ChatGPT: Considering the Role of Artificial Intelligence in the Field of Evaluation (Part 1) by Silva Ferretti

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Hello! I am Silva Ferretti, an independent consultant working mostly with development and humanitarian organizations. I am keen to understand “how change really happens” – in the practice and in complex setups. I craft my approaches to be learning-focused, participatory, fresh, creative, fun… yet deep!

By now, you have likely heard of ChatGPT, an Artificial Intelligence model that interacts in a conversational format. I have been playing with it for some time now. Not only am I amazed by it, I am surprised by the lack of debate regarding AI’s role in development and humanitarian program management. It is a game changer. We as a field should be looking into it NOW.

Lessons Learned

  1. AI can write well-crafted logical frameworks and program concepts, as well as sectoral strategies, that are on par or even better than some real ones. It is able to anticipate risks and limitations, and propose detailed activities.
  2. It is inclusive and politically aware, in a positive way. It has been trained to value inclusion and diversity, and is skilled at articulating ideas of participation and accountability, while also understanding that these ideas can generate conflict.
  3. It is progressive and embraces a variety of methods and approaches. It can easily determine when rigorous/objective research is needed and when more constructivist methods should be used. It understands the advantages and areas of application for complexity-aware and feminist approaches.
  4. It is creative and can use various communication styles. It suggested that conventional monitoring and evaluation methods may not be suitable for some programs and helped me generate anecdotes, commercials and even a rap song.
  5. It excels at concepts, not facts. It does not provide references or links, and may sometimes confuse the names of standards or approaches. However, it understands the core concepts and can provide valuable insights. It is not a search engine, but a different paradigm.

What do I take from it?

  1. The AI looks so good because a lot of developmental and humanitarian work is based on set approaches and jargon. We play by the book, when writing projects, when monitoring and evaluating change. This has advantages of course (we should not always reinvent the wheel!).  But this is also where an AI works best. It is like these professionals good at making  any project look cool, using the right words: nice, streamlined, even when reality is messy. And, sadly, what surfaces about many projects and programmes are just these sanitized proposals/reportings: confirmation of preset causal chains, with pre-set indicators… whilst local partners and change makers would tell more interesting and varied stories. It is the sanitized stories which eventually travels up the reporting chain, and into the AI of the future. This generates confirmation bias. And strengthens models accepted and established because we keep using them with the same lenses and logic. But reality is not like the blueprint.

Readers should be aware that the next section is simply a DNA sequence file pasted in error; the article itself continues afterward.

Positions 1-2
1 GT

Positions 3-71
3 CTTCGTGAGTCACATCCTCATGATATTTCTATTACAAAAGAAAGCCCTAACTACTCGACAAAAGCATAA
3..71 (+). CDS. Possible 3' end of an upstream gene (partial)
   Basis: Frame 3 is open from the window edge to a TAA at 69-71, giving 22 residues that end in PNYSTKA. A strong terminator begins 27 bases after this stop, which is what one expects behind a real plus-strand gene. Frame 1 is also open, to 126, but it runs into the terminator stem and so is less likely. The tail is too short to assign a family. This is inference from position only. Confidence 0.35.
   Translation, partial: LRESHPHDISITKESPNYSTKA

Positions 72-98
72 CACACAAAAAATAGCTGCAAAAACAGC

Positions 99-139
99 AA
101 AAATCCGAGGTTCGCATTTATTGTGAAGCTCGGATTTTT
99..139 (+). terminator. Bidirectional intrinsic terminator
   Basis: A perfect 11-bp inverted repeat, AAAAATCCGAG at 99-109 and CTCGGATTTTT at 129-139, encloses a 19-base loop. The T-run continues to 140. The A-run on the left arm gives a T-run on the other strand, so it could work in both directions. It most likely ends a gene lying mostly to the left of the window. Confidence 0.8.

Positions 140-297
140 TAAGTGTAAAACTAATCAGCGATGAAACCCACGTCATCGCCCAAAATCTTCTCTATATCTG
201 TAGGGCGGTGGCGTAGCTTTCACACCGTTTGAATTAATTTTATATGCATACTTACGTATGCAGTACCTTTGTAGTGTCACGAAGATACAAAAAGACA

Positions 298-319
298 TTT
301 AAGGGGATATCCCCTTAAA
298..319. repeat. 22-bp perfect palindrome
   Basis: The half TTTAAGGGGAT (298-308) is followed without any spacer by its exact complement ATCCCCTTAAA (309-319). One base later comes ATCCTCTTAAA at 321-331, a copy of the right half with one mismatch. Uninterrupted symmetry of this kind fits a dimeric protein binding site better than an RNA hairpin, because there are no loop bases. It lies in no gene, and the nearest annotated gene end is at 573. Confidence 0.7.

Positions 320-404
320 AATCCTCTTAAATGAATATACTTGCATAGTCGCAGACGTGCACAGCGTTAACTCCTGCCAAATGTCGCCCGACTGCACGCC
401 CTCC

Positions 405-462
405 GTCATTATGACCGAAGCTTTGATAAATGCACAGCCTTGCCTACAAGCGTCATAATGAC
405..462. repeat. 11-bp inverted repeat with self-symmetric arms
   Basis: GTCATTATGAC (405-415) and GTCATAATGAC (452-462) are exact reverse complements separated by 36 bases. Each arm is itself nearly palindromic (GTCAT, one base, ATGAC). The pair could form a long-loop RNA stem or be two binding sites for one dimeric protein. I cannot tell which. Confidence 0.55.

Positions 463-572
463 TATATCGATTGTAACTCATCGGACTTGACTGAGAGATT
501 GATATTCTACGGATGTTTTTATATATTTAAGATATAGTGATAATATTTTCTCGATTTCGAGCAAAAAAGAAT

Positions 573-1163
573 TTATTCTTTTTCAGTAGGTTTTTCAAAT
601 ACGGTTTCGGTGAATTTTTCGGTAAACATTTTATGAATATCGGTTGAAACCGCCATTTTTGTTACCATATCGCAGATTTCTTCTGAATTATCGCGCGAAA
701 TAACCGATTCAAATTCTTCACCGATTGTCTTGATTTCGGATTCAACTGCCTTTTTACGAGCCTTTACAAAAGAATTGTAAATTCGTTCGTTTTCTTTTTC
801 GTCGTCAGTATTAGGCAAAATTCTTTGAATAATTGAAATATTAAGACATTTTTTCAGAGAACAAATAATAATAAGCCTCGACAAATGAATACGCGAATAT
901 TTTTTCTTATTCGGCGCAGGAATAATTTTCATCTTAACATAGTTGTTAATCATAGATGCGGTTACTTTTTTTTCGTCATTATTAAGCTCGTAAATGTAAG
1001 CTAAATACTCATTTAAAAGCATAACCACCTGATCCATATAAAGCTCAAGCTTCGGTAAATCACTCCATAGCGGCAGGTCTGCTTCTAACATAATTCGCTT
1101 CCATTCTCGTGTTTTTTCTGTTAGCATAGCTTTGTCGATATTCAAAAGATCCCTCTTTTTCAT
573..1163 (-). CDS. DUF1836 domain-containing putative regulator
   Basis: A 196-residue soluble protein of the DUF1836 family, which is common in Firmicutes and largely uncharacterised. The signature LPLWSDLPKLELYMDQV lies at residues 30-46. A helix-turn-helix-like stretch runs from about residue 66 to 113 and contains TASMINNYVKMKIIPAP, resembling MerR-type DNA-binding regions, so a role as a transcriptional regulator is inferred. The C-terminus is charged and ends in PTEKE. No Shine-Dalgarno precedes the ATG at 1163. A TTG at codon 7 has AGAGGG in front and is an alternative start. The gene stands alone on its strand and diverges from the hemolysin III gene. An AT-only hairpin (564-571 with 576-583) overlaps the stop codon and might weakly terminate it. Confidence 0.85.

2. The AI is more progressive than several professionals/institutions, in recognizing the whole field of complexity and complexity-driven approaches. Have a chat with it, asking what approaches are best in diverse contexts. It is adamant that participatory and empowerment processes require ad-hoc approaches. The lesson? That available evidence already indicates that there is notonly one appropriate way  to manage and evaluate (the bureaucratic/rigourous one). The fact that a machine understands the importance of the non quantifiable, of emergence, of feminist approaches – and some human managers don’t get it… – well, it makes me think a lot.
  3. The AI can be really “creative” when prompted. Try it out, and discover the many ways we could use to share the same concepts: poems, songs, riddles, conversations, anecdotes, stories. It is liberating, and a great way to free our own creativity and reach out to new audiences – when talking about change. It can add a whole new “communication dimension” to monitoring, evaluation, and programming.
  4. It is already happening. Artificial intelligence is not going to materialize in the far away future. You can do pretty decent work with it now. For routine tasks, including proposal writing, it is at least as good as a middle level officer needing supervision. How are we going to react? How should we use this tool? What will we teach to the next generation of professionals?

Check back into the blog tomorrow for some concluding thoughts about AI and its role in the field of M&E.


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